Isabel Wilkerson's The Warmth of Other Suns (Random House) is a remarkable, triumphant book on the subject of the Great Migration, the vast movement of millions of African-Americans from the South to the North and West. To humanize the story, Wlikerson has focused on three individuals as archetypal in this process — one who migrated in the 1930's, one in the 1940's, and one in the 1950's. They were from different places and wound up in different destinations (Chicago, New York, and Los Angeles), and did not know each other. She interviewed each of them, along with their friends and family members, over a period of many years. The deep knowledge of them that she acquired really pays off in the detail that she is able to offer.
In my reviews of biographies of the eminent jazz musicians Louis Armstrong, Duke Ellington, and Thelonius Monk I observed that telling their stories was also telling the story of the importance of race in America, and how we have what is essentially the story of race itself: of how the ghettos of the North came into being, and of how a fortunate white community tries to pay its debt to a huge proportion of its fellow citizens whose ancestors were forcibly brought here over a period of two hundred years in a demonstration of human dpravity nearly without parallel.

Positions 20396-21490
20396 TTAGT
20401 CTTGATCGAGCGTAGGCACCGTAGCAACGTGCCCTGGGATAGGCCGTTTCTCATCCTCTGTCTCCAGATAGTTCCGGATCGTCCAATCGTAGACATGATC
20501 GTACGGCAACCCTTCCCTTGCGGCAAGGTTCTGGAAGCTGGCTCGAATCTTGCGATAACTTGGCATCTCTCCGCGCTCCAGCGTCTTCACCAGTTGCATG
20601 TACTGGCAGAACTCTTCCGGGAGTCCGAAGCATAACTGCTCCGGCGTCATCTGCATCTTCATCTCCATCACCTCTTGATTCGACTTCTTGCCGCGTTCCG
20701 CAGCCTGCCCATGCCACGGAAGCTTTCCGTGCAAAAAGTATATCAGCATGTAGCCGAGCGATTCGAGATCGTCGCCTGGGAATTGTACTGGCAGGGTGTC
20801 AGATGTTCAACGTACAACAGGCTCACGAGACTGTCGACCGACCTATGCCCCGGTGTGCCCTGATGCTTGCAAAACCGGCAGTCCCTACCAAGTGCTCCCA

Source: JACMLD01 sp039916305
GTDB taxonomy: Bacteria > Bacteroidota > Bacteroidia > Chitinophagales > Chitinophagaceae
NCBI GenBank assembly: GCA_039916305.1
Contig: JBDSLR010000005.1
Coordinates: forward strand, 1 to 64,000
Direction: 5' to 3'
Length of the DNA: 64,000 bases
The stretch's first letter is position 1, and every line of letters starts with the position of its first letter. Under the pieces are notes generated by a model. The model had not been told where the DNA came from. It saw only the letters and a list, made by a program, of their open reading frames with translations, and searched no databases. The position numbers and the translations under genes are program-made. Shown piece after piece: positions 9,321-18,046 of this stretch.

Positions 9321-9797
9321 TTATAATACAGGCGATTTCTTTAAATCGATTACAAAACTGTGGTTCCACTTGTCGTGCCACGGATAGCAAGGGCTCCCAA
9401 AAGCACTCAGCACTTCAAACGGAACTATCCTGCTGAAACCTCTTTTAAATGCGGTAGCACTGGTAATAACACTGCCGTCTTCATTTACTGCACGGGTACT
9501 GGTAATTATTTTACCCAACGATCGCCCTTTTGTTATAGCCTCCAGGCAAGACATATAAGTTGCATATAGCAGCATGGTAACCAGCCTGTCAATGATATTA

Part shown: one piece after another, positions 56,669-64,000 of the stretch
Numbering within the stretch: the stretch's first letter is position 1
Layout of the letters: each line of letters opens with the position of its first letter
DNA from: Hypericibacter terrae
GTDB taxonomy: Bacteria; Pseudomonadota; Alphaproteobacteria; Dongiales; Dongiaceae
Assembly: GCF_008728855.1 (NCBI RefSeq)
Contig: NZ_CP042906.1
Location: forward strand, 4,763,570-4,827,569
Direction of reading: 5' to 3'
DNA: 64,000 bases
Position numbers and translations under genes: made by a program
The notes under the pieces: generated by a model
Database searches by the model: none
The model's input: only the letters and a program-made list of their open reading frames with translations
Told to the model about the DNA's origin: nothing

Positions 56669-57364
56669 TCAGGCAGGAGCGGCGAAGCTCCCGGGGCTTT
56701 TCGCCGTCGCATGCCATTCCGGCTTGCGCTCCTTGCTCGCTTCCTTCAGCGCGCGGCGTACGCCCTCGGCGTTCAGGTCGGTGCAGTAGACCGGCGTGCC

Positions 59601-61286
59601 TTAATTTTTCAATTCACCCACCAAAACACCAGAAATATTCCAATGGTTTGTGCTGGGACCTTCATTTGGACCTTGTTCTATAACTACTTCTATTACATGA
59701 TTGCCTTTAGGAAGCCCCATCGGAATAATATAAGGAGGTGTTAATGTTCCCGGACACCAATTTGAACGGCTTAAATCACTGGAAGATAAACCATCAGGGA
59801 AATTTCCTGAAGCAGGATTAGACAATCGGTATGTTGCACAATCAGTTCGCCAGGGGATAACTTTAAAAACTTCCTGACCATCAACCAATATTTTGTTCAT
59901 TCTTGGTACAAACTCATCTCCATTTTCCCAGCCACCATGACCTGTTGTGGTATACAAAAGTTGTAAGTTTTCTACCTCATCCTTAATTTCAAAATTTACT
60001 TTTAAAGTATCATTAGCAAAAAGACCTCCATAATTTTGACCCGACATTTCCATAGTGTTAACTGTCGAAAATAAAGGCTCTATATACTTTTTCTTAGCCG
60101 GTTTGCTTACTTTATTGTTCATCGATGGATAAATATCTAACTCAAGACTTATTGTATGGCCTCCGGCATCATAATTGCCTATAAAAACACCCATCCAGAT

I regret to say that of course many of these issues are still with us. Although we have at long last a black president, the almost insane reaction against him from so many quarters canonly be attributed to lingering issues of race. I think that reading The Warmth of Other Suns is really something of a piblic duty. It ought to be required reading for every American.
— Jeremy Nussbaum